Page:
Sea Shadow (IX-529)
Sea Shadow sailing through Californian waters in March 1999
|Awarded:||22 October 1982|
|Acquired:||1 March 1985|
|Out of service:||September 2006|
|Fate:||Scrapped in 2012|
|Displacement:||563 long tons (572 t)|
|Length:||164 ft (50 m)|
|Beam:||68 ft (21 m)|
|Draft:||15 ft (4.6 m)|
|Speed:||14.2 knots (26.3 km/h; 16.3 mph)|
Sea Shadow (IX-529) was an experimental stealth ship built by Lockheed for the United States Navy to determine how a low radar profile might be achieved and to test high stability hull configurations which have been used in oceanographic ships.
Sea Shadow was built in 1984 to examine the application of stealth technology on naval vessels. She was used in secret until a public debut in 1993. In addition, the ship was designed to test the use of automation to enable the reduction of crew size. The ship was created by the Defense Advanced Research Projects Agency (DARPA), the U.S. Navy and Lockheed. Sea Shadow was developed at Lockheed's Redwood City, California, facility, inside the Hughes Mining Barge (HMB-1), which functioned as a floating drydock during construction and testing.
Sea Shadow had a SWATH hull design. Below the water were submerged twin hulls, each with a propeller, aft stabilizer, and inboard hydrofoil. The portion of the ship above water was connected to the hulls via the two angled struts. The SWATH design helped the ship remain stable even in very rough water of up to sea state 6 (wave height of 18 feet (5.5 m) or "very rough" sea). The shape of the superstructure was sometimes compared to the casemate of the ironclad ram CSS Virginia of the American Civil War. Sea Shadow was built in Redwood City, California.
The T-AGOS 19-and-23-class oceanographic ships have inherited the stabilizer and canard method to help perform their stability-sensitive surveillance missions.
Sea Shadow had only 12 bunks aboard, one small microwave oven, a refrigerator and table. She was never intended to be mission capable and was never commissioned, although she is listed in the Naval Vessel Register.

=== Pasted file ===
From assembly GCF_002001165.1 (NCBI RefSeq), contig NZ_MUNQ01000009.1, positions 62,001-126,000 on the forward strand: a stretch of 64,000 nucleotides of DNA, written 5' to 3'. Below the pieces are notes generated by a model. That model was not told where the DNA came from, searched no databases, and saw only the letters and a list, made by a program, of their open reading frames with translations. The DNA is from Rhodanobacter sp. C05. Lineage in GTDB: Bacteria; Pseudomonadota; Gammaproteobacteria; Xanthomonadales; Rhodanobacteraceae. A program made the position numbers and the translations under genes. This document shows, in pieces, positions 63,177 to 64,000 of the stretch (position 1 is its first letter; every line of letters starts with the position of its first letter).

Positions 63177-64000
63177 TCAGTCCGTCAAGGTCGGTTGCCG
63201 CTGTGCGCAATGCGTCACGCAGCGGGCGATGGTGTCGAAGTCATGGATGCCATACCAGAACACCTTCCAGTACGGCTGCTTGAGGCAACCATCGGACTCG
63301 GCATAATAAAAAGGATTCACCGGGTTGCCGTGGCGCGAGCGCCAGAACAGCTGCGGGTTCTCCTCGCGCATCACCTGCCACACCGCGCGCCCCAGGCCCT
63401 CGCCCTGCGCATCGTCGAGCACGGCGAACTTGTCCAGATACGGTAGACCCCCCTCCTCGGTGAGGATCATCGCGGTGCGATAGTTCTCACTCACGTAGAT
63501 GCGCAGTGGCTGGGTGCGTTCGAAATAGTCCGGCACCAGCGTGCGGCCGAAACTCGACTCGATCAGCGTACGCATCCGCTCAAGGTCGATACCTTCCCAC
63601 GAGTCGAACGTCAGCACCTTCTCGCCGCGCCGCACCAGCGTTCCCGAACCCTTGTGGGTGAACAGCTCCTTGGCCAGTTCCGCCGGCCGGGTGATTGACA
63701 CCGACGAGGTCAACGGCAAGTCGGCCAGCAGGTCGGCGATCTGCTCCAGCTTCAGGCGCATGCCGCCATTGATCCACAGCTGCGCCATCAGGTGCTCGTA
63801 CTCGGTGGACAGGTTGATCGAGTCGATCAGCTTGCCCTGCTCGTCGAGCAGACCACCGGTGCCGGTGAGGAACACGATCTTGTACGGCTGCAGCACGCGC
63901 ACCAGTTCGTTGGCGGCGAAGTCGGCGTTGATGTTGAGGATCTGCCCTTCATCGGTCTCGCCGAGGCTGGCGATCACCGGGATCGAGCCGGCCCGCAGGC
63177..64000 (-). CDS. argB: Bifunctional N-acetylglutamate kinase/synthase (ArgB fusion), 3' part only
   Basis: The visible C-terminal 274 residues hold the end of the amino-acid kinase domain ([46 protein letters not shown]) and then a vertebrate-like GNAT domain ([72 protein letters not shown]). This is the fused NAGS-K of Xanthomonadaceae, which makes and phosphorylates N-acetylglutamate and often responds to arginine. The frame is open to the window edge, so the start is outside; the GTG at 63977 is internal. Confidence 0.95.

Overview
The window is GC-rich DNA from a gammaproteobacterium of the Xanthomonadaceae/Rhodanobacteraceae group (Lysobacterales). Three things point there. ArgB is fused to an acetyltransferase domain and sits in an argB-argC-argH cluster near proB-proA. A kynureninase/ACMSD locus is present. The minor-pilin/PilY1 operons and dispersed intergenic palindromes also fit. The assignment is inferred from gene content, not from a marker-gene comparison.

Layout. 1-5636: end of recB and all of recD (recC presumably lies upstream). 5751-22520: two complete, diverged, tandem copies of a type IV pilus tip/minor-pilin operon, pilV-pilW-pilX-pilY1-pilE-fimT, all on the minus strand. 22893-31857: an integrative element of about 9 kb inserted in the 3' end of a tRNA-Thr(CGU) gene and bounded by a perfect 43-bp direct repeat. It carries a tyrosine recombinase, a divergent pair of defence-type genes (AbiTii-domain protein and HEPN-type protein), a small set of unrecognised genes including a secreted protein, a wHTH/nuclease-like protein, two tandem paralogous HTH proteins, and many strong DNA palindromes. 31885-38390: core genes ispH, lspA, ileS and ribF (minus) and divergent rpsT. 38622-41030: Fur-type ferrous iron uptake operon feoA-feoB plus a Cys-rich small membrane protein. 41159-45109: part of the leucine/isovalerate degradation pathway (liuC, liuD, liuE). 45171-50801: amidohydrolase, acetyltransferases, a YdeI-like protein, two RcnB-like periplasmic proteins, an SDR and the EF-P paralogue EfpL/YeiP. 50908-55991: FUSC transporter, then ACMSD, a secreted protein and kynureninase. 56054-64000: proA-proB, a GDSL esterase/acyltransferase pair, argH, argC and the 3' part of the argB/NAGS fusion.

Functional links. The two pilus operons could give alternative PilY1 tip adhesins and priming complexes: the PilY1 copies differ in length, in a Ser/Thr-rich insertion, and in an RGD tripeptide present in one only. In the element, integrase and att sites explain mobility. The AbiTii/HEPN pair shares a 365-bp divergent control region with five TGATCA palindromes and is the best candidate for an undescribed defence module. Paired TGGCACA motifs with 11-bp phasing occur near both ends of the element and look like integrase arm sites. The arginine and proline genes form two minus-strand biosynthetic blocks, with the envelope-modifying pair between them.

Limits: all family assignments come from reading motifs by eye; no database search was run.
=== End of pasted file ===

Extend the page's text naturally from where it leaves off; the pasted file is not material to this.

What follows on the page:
Sea Shadow was revealed to the public in 1993, and was housed at the San Diego Naval Station until September 2006, when she was relocated with the Hughes Mining Barge to the Suisun Bay Reserve Fleet in Benicia, California. Until 2006, Sea Shadow and the HMB-1 were maintained and operated by Lockheed Martin for the U. S. Navy. The vessels were available for donation to a maritime museum.
In 2006, the US Navy tried to sell Sea Shadow to the highest bidder; after the initial offering met with a lack of interest, it was listed for dismantling sale on gsaauctions.gov. The U.S. government mandated that the buyer not sail the ship and is required to scrap the ship. The ship was finally sold in 2012. Sea Shadow was totally dismantled in 2012 by Bay Ship.
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- Newman, Barry (February 24, 2009). "The Navy has a Top-Secret Vessel it wants to put on display; Sea Shadow and its Satellite-Proof Barge need a home; Plotting in Providence". Wall Street Journal. p. 1.
- "Top-Secret Navy Vessel Needs a Home". Fox News. 2009-02-24.
- "BID DEPOSIT-SEA SHADOW/HMB-1". General Services Administration.
- "Top-secret US Navy stealth ship goes on sale on auction site – The Sun –News". The Sun (London).
- Time Magazine, May 11, 2012, p. 5
- "Innovative stealth ship sold to Alameda firm for scrap". The Sacramento Bee. 2012-07-06.
- Kurhi, Eric (1 July 2013). "Now tons of scrap, Sunnyvale Lockheed facility's Sea Shadow leaves a stealthy, high-tech legacy". Retrieved 2015-07-31.
- Ian Garland (29 April 2012). "For sale, ship that inspired 007 film: The £115million US navy stealth vessel that could be yours for just £60,000 (but you won't be allowed to sail off on any undercover missions as its being sold for scrap)". Daily Mail (London).
|Wikimedia Commons has media related to Sea Shadow (IX-529).|
- Navy news article
- Sea Shadow
- "The Navy Has a Top-Secret Vessel It Wants to Put on Display" by Barry Newman - Wall Street Journal - February 24, 2009
- Virtual Tour of Sea Shadow and HMB-1